Who is the King of Customer Ratings? eBay vs. Amazon

amazon, ebay

amazon, ebay

I think we can agree that eBay and Amazon rule the online when it comes to customer ratings. But which is King in the world of online selling and shopping?

We can start by evaluating these two giants based on their revenues. According to Nytimes.com, eBay’s revenue climbed to $3.4 billion in the second quarter of 2012. The same article tells us that eBay’s stock gained more than 33 percent in the same time period, compared to a 25 percent gain in Amazon’s stock.

In the third quarter of 2012, Amazon’s revenue was less than analysts’ expectations: $13.18 billion in revenue, with 27 percent growth and an operating loss of $28 million, with a net income loss of $274. Amazon attributes this loss to its investment in LivingSocial. Based purely on this financial data, eBay seems to be doing better than Amazon.

But if we look past the revenues, which website do online shoppers prefer? EBay’s facebook page has a little over 5 million likes, with 80,000 people talking about it, whereas Amazon’s page has received a whopping 17 millions likes, with 330,000 people talking about it. We can also compare the traffic for each company’s main website: ebay.com and amazon.com, for the month of February 2013, for example. EBay received 405 million visits according to trafficestimate.com, while Amazon acquired 767 million visits.

Moreover, the forum from the aforementioned article shows that these consumers prefer Amazon to Ebay, in spite of what the numbers show. Consumers are convinced that Amazon has taken a loss because their strategy is, and has always been, to re-invest into the company. They prefer Amazon because they don’t “rip off” their customers, insinuating that Ebay does, and remark that hopefully, their “fairer” strategy won’t leave the company trailing behind competitors.

(Google Search: Ebay + revenue)
(Facebook: Ebay page, Amazon page)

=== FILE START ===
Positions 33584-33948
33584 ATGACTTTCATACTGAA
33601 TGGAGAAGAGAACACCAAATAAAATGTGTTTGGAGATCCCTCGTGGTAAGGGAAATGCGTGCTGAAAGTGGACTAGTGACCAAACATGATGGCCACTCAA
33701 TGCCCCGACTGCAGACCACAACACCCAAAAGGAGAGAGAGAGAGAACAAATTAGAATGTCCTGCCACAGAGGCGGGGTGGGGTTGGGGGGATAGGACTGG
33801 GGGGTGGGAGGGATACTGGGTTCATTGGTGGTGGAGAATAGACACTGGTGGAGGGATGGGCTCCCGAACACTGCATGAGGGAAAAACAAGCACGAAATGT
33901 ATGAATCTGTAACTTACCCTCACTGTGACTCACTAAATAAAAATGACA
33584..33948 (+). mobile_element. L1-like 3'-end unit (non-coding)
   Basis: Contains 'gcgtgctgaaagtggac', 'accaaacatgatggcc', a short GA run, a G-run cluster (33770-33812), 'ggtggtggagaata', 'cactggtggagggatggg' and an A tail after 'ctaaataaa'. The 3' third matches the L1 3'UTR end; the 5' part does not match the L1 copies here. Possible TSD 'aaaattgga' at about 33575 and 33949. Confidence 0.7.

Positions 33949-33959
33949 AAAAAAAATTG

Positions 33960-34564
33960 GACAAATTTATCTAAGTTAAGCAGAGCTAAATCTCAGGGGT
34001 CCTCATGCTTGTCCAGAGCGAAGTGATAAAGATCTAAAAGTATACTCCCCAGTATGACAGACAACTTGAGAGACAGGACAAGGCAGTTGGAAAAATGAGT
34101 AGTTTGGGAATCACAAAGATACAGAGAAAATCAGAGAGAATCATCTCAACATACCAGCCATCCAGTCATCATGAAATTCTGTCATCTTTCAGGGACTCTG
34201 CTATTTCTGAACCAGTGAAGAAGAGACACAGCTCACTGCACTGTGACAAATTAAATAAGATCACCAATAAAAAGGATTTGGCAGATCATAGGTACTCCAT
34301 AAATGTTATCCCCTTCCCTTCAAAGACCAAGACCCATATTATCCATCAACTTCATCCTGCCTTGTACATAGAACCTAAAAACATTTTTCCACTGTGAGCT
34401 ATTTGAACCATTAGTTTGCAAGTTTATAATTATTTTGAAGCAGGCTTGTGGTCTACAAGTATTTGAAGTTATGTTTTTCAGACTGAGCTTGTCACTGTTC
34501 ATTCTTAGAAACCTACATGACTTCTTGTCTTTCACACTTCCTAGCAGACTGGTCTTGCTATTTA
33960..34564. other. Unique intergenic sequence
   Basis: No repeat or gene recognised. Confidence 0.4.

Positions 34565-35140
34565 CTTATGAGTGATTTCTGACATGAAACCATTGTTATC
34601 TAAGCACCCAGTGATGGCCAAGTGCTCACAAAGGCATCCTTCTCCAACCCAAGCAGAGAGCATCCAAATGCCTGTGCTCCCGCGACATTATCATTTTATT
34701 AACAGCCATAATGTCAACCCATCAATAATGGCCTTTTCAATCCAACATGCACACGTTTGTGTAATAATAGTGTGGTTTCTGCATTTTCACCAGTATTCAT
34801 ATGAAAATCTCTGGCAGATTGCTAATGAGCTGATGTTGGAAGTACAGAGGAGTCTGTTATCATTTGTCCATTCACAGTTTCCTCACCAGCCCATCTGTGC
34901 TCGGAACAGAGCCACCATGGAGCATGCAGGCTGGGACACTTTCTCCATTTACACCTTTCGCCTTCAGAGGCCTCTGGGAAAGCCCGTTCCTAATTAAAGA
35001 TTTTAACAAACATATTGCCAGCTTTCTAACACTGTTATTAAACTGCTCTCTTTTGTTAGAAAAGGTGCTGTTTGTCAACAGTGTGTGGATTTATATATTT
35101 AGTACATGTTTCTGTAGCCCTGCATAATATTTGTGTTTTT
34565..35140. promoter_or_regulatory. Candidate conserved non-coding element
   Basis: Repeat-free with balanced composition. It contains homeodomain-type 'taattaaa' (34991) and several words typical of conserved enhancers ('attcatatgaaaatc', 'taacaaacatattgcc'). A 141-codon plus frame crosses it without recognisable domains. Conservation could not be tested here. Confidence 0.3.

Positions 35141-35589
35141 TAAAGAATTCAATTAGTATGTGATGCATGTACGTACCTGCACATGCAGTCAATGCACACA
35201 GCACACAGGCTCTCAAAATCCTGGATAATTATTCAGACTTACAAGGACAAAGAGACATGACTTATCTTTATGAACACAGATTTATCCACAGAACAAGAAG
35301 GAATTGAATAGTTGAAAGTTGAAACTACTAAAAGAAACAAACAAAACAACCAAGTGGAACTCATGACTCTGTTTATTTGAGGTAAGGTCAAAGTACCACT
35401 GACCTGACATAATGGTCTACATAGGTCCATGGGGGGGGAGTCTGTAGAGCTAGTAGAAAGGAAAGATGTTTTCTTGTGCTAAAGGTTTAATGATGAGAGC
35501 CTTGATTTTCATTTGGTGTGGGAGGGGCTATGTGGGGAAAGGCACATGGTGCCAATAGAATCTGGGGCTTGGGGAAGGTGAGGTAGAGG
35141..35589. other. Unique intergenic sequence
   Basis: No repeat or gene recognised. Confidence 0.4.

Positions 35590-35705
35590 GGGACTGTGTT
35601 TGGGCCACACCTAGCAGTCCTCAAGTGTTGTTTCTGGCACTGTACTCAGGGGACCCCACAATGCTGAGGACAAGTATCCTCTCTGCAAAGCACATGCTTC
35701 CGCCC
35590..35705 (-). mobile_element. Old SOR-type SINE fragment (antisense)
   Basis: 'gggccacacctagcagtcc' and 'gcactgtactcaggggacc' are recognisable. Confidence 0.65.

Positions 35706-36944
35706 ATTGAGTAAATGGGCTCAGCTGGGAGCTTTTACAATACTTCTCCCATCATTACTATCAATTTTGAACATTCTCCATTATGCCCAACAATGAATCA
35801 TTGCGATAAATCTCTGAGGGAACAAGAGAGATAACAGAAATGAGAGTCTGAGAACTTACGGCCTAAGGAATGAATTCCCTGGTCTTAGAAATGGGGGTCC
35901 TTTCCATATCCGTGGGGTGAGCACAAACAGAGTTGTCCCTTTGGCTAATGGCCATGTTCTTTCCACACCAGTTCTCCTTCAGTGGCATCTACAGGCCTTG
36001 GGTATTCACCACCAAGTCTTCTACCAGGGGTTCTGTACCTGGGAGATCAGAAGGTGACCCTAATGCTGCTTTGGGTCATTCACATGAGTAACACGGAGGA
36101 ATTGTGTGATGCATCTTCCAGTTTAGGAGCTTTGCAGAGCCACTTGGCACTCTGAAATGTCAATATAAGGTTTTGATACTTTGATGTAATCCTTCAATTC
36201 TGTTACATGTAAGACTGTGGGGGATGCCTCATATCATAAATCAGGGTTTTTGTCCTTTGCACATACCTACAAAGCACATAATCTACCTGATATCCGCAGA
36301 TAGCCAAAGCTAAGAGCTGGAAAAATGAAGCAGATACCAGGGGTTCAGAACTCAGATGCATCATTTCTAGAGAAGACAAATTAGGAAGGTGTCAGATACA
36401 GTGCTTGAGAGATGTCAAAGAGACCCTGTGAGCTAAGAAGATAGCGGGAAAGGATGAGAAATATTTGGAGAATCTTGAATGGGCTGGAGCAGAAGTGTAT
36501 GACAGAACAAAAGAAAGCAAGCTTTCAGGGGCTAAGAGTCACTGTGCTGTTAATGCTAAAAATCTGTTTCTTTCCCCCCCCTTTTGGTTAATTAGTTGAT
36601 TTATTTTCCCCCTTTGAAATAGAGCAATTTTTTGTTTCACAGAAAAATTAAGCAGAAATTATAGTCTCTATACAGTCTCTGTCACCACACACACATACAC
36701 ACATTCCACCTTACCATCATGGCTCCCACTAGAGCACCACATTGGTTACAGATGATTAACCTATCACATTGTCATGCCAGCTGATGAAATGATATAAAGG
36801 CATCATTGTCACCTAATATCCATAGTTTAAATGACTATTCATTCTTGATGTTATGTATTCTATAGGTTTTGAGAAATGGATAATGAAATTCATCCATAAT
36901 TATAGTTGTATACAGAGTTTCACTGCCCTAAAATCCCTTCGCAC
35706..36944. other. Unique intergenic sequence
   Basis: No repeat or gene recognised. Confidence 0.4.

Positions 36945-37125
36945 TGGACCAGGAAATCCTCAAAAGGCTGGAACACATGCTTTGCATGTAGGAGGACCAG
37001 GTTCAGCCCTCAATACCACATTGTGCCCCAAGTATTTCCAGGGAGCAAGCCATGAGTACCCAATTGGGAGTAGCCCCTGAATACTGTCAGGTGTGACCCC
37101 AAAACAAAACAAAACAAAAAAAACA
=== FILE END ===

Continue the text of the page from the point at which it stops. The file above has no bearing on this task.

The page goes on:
(TrafficEstimate.com: ebay.com; amazon.com)

Customer satisfaction Index


Peter Cheales (1994:98) puts it as follows: “If you can’t measure something, you can’t improve it”.
One of the key elements that makes Toyota SA’s TOUCH strategy so successful is the fact that they gather information from customer satisfaction surveys and after analysing the data, they are able to implement strategies to improve customer relation. The feedback from customers is used to improve service levels.
Since 1980’s Toyota has remained the market leader in the South African motor vehicle market, for example. The customer satisfaction index was converted from something abstract to real valuable data.

Analysing a case: WESBANK CSI
In 1994 the south african Bank WESBANK decided to implement customer satisfaction surveys to measure their impact on their customers, and learn from them experiences. The recolected data was analysed and it deliver some important data:
1. Staff’s knowledge of products and services was good
2. Their staff was professional
3. They gave enough and good advice
4. Customers apretiated the clarity of WESBANK documentation

Although most of the data recolected showed good feedback from their customers, the bank still decided to implement some improvement in certain areas, to strength customer loyalty.

It is thus obvious that customer’s perception of an organisation is of vital importance and plays a key role in the success of a company.

information from: